Then they go into the exam room…
November 5, 2009 § Leave a comment
Today students at Hamble College are sitting preliminary Maths exams, in the old-fashioned pen and paper way. Back in May I read about Norwegian 16-19 year-olds trying out the laptop-based exams systems and yesterday I read about Danish students being given access to the internet during exams.
Minister for education in Denmark, Bertel Haarder, says:
“Our exams have to reflect daily life in the classroom and daily life in the classroom has to reflect life in society. The internet is indispensible, including in the exam situation. I’m sure that is would be a matter of very few years when most European countries will be on the same line.”
If you take the time to read the article, I am not so sure that our students will be so trusted nor will our exam boards be so forward thinking, for how you ask questions and what exam board examine will need to be realigned (any exam boards out there wishing to challenge me and prove me wrong?). Definitions are merely a 5 second task with Google Define, fact recall a breeze with wolframalpha and the is always the butler. The process of learning has changed, therefore it is only natural that the process of examination should be next…
This reminds me of the first time I sat a timed pressured, open book exam. Not at school and not in the UK but as a graduate student on a masters degree programme. I was at first very dismissive of the idea, but I can assure you that I had never been more organised and thorough in my preparation of an exam. On the day of the exam, with so much information available to me, it was truly a pressurised situation and perhaps my most intense exam experience to date. Why? Having so much disposable information met that I had to either know where the answers were (all extra planning paid off) or how to find it, fast! It was far more like the experiences of real investigation and work than any of the traditional exams I sat that same term.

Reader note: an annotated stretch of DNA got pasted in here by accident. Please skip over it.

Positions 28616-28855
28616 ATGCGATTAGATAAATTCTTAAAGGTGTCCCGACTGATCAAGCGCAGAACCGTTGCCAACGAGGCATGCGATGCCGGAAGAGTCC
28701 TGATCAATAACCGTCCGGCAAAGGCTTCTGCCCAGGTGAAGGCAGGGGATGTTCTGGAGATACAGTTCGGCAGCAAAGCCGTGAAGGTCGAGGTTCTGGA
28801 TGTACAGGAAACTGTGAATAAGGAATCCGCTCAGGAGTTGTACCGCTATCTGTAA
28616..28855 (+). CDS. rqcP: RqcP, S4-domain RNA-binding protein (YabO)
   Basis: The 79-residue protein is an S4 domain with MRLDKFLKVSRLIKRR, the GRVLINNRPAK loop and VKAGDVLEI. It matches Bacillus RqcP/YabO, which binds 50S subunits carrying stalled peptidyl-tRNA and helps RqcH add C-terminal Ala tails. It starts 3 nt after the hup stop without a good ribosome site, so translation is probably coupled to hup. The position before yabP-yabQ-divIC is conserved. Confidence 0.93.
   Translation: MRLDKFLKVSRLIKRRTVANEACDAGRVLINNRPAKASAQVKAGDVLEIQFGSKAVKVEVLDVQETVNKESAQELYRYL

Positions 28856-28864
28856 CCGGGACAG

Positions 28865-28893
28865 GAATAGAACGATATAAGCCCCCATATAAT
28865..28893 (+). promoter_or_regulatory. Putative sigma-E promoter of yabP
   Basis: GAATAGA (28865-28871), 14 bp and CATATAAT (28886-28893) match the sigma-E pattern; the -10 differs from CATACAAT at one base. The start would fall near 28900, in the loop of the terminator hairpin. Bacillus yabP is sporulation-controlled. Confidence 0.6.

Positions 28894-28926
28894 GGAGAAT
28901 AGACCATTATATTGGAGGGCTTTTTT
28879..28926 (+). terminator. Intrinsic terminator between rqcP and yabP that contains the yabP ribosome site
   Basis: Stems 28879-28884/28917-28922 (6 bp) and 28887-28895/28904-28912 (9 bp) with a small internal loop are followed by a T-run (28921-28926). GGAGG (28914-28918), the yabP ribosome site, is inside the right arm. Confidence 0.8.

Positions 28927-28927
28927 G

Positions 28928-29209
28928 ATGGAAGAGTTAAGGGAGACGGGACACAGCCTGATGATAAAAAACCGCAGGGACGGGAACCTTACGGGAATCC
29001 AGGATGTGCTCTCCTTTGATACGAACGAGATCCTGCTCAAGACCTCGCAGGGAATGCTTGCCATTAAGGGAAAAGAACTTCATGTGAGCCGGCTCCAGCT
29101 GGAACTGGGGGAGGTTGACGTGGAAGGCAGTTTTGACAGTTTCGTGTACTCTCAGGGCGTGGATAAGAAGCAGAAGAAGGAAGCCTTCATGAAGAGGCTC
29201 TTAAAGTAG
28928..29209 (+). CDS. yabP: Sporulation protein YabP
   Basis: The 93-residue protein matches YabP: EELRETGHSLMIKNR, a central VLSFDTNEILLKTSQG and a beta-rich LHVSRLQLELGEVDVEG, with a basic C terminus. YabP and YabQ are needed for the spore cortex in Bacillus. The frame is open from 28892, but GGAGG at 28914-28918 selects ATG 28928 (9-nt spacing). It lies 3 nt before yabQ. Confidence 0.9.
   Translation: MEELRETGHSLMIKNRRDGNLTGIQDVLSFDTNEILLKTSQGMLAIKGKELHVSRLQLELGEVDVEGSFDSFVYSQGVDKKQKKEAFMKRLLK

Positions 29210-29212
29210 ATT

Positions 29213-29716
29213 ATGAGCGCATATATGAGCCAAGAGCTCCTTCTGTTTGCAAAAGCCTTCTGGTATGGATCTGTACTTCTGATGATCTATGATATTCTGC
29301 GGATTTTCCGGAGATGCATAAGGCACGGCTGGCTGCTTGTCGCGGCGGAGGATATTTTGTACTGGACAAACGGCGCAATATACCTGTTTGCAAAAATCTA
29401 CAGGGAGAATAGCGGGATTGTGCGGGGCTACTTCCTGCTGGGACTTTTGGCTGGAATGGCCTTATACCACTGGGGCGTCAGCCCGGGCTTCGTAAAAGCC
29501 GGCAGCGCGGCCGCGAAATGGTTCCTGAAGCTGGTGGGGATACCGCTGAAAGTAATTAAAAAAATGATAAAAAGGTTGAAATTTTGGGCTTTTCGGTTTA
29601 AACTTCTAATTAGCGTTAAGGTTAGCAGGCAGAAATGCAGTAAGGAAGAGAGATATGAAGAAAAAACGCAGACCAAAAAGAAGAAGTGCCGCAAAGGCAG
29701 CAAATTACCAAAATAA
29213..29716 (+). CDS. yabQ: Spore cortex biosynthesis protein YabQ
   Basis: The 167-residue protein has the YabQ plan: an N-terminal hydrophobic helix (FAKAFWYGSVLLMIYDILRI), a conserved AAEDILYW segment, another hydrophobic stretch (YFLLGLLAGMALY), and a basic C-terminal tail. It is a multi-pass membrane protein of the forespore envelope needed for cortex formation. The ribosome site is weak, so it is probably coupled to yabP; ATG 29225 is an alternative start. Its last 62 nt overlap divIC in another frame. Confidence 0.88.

As with so much content online, it is not the actual article that is most provocative but the discussion behind it. You have to click onto the ‘Have your say’ link. Oh and if I had time I would let the BBC know that by listing the comments in order of their recommendations only profits those comments nearest the top of the list that get read most frequently and therefore recommended most often.